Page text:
Should my emotional attachment to my cat, or cats in general, be allowed to curtail the freedom of another to defend either their property or other species they value more than my cat? Once my cat leaves my property, aren’t my wishes secondary?

The Texas case has turned into a shouting match between cat-fanciers and bird-lovers. But there’s a much more important principle at stake: should the emotion of either side be allowed to dominate logic and reason? If a beloved cat is killed, it’s a tragedy, but it’s not a crime on par with murder, simple battery, or even assault.

It should not be treated as such.

Hola amigos! Angry New Mexican here to talk a bit about the Land of Enchantment, and our neighbors. You see, New Mexico, the land of chile (red or green) and piñon, is a unique place. Granted, we have our problems, like crappy schools, the proliferation of pueblo casinos, and the influx of hippies in Taos and Santa Fe who drive up prices for the honest Joses like me, but overall New Mexico is a great place… except for the neighbors. Que? Let me explain.

First we have Arizona, which is like the dirty old man next door who spends his time staring sketchily out the window and muttering to himself. Like any good little kids, we just avoid him. Arizona is populated almost exclusively by retired Anglos who somehow thought that Phoenix would be paradise. And they’ve diverted enough water from the Colorado River to make their very own garden of Eden in the desert. What about Nuevo Mexico, you might say? Isn’t it a desert too? Si, compadres, but the high desert of New Mexico can actually grow things, like green chile (the non-Anglos in the audience are nodding their heads in agreement, I can tell), while plants would naturally waste away in the fiery hell-hole which is Phoenix. Besides having poor taste in places to settle, the geriatric Arizonans have a tendency to elect politicians who compulsively avoid Latinos who aren’t busy landscaping their freakishly lush yards. Barring the honorable Senior McCain, who (oddly among Arizona politicians) sees Latinos as human beings, many politicians in Arizona are fighting Don Quixote-esque battles against the illegal immigrant boogyman (he’ll deal drugs to your children and seduce your wife; the horror!). Folks like Russell Pearce and JD Hayworth seem to think that nothing screams “America” like oppressing Latinos (evidently it now surpasses both mom and apple pie). With my muchachos y muchachas in mind, I won’t say exactly what I think of these individuals, but rest assured, when they’re hitting up the geritol we’ll still be alive and voting, thank you very much.

Now we have Colorado, who I’d liken to the nice family next door who has a penchant for lavish ski vacations. Lucky for us we’re almost always invited along. Skiing in New Mexico is alright, but it’s worth the drive to Copper, Vail or Snowbird to get the real deal. I only wish that the Coloradans would stop diverting so much water from the Rio Grande (you see, the neighbor is a heavy drinker), which is decidedly not grande, if you know what I mean. Gazing at that sickly little stream which runs through the Land of Enchantment, I wonder, what did it once look like which earned it the name Rio Grande? Perhaps one day we might again know, but Colorado needs to lay off the water for us to find out.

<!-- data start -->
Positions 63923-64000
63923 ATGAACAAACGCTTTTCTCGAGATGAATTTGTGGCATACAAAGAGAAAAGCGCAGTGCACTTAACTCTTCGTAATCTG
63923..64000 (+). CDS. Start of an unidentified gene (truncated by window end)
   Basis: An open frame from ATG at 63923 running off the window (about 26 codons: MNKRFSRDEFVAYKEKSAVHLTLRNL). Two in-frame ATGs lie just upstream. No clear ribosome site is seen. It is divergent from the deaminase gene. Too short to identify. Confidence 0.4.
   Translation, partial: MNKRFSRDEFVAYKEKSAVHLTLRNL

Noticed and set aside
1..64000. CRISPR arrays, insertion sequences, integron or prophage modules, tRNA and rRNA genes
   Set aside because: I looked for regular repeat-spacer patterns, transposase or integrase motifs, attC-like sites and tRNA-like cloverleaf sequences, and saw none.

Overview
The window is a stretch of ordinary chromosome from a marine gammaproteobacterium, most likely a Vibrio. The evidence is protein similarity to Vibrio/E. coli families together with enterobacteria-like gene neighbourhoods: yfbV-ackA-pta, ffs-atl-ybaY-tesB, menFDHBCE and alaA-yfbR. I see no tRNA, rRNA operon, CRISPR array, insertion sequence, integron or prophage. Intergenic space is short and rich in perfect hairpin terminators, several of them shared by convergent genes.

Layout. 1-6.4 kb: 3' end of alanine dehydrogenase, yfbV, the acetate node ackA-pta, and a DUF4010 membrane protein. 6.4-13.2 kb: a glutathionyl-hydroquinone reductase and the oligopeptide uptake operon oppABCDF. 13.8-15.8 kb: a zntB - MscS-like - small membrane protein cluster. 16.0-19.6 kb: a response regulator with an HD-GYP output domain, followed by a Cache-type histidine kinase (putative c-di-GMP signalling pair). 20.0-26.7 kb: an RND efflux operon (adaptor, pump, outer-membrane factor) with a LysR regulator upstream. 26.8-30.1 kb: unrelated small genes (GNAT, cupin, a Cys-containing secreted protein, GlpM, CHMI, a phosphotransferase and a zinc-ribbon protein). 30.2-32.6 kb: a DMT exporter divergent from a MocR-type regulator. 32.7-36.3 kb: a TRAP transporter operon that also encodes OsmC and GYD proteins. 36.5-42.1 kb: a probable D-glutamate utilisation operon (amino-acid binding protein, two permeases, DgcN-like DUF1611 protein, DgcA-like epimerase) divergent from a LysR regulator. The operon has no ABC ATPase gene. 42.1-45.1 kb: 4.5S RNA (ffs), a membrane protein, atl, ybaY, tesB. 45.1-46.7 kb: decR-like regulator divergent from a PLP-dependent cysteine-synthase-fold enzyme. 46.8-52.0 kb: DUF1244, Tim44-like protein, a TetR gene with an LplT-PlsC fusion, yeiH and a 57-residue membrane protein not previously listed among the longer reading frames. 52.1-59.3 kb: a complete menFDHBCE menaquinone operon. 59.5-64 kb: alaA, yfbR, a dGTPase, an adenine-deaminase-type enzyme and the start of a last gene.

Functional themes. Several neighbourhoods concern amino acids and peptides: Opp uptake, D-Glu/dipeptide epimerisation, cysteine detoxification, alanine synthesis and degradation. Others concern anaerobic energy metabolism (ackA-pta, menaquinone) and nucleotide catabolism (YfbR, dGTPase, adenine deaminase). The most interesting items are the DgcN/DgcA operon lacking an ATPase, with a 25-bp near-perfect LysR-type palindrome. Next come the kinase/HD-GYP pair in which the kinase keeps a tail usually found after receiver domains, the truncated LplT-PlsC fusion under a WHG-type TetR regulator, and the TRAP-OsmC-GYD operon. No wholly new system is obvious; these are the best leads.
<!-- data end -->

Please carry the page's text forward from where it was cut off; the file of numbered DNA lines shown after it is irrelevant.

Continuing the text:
And now we have Texas. Texas is like the neighbor who’s always sitting on his porch, cleaning his gun, minding everyone else’s business. By virtue of having the biggest house on the block, he’s cocky, obnoxious and self-righteous. If there’s a neighbor we’d want our neighborhood association to kick out, it’d be Texas. But thankfully, no matter how much he’s always talking about his gun, he’s not really good at using it. Perhaps he needs more gun control…

Exhibit #1 is the Battle of the Alamo, where the bravest Texans (and their heroic allies) needlessly wasted their lives to accomplish absolutely nothing. I’m sure that Santa Anna was laughing his head off when he found out just who his troops killed there. Heck, the swollen rivers slowed Santa Anna down more than the fools at the Alamo.

Exhibit #2: In addition to being a state full of traitors, they had the cajones to attempt to invade New Mexico. After marching through Los Cruces and bypassing Fort Craig (leaving an American army blocking the traitors’ supply lines), confederate forces took the (almost abandoned) Duke City and pushed up the Santa Fe Trail towards Fort Union. Confronted by American forces under the command of Col. Slough (1st Colorado Volunteers) the confederates fought a pitched battle in Glorietta Pass. Meanwhile, Maj. Chivington (1st Colorado) and New Mexico’s own Lt. Chaves ambushed and captured the entire confederate supply train. Without supplies and cut off from Texas by Maj. Canby (Commander, Dept. of New Mexico) at Fort Craig, the Texans beat a hasty retreat back to their home stomping grounds. The Texans would never again threaten New Mexico.

Well, that’s the neighborhood here in the Southwest… a dirty old man, the nice family next door with a bit of a drinking problem and the gun nut who can’t shoot straight. It’s a wacky place to live, but where else can I get Sopaipillas like this, hombre? It’s home and nobody’s going to take the Land of Enchantment from me. Except maybe the aliens if they show up at Roswell again…